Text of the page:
It was spring time when our Lord died. Emily Bronte writes in her diary, “When I woke this morning the whole world was singing, ‘Spring time.’ ‘Springtime.’” Springtime, representing new life, resurrection, hope, and joy! And that springtime in Israel was Passover. For fifteen centuries, on the fourteenth day of the first month, at about 3:00 p.m., Israel had slain her Passover lambs. The Passover lamb had saved the firstborn. Now the Firstborn of heaven had become the Passover Lamb. The lamb had first been slain when the Israelites had still been in Egypt. Christ died for our sins while we were yet sinners, without strength, yet still God’s enemies.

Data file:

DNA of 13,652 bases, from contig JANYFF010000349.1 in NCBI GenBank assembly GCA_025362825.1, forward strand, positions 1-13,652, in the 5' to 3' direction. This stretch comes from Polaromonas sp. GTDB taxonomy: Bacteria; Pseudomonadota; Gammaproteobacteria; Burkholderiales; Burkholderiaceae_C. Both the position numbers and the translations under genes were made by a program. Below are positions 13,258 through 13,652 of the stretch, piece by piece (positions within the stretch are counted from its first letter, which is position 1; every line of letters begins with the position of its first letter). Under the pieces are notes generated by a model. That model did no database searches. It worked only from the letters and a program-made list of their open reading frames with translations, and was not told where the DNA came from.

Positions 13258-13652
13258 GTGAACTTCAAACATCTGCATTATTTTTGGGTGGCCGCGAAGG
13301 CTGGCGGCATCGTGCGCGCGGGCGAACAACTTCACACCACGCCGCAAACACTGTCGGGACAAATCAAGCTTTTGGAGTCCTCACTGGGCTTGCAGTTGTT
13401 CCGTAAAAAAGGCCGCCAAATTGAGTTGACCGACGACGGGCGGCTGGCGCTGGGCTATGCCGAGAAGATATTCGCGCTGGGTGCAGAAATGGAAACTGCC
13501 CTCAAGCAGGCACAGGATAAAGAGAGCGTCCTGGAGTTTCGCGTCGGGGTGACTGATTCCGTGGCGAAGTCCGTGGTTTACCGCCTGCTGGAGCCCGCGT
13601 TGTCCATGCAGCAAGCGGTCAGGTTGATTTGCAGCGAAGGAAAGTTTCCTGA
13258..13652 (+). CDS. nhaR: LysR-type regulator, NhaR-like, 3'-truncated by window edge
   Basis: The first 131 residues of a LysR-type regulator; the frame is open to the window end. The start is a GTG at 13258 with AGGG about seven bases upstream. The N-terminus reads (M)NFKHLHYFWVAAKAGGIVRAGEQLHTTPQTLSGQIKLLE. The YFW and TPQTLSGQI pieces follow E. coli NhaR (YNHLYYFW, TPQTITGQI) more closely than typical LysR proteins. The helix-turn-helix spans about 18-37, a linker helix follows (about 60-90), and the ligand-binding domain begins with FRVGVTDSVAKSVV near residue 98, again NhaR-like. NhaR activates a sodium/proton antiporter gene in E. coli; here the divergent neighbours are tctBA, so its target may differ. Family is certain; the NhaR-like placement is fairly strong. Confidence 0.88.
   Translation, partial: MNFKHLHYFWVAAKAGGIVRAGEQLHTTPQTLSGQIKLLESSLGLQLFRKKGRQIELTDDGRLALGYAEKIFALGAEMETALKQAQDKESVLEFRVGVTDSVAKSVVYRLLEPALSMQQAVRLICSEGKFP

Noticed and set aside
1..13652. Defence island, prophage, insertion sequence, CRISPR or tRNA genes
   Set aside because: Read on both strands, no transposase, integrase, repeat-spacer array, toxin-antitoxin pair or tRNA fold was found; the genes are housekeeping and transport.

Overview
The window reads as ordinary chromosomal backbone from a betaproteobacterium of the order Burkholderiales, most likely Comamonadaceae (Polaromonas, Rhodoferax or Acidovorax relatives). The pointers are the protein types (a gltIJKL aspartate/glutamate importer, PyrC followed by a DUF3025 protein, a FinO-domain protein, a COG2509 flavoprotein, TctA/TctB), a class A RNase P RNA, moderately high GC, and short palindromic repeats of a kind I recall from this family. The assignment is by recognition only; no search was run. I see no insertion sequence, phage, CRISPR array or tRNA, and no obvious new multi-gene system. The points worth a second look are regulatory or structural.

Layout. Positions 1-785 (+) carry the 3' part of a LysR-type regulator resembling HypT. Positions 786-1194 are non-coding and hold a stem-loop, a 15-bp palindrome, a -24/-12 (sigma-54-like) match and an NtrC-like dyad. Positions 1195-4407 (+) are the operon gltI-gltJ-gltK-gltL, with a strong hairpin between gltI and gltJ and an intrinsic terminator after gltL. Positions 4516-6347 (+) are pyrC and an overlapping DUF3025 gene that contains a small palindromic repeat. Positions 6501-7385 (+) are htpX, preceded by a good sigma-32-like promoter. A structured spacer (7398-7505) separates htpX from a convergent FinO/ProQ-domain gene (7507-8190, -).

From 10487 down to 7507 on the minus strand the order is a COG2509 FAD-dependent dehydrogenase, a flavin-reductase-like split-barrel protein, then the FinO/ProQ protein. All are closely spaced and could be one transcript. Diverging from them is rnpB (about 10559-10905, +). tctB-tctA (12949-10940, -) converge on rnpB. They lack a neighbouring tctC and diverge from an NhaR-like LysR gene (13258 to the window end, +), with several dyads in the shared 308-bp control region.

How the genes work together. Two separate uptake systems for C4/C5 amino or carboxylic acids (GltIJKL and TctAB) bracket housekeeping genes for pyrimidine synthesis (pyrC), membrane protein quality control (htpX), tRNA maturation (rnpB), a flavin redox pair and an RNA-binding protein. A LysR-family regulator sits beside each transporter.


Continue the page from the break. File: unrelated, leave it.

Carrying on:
Finally, let’s ponder the meaning of Christ’s death—the manner, and its symbolism.

The cross is a symbol of contradiction, and thus a symbol of life, for in life we know contradiction. There is light and darkness, good and evil, pleasure and pain, health and sickness. The cross represents the limitations of life, the pain of life, the difficulties of life. God wants us to be honest about the realities of existence. Have you noticed that it is both joyful and painful to live?

Isn’t it strange that in matters of education and science we stand on the shoulders of our predecessors? We inherit knowledge. But we don’t like that emotionally. We can accept the rules of arithmetic, the logarithm tables, the principles of business, and how to make a house. But the lessons about pride and passion and temper—these we learn by our own pain.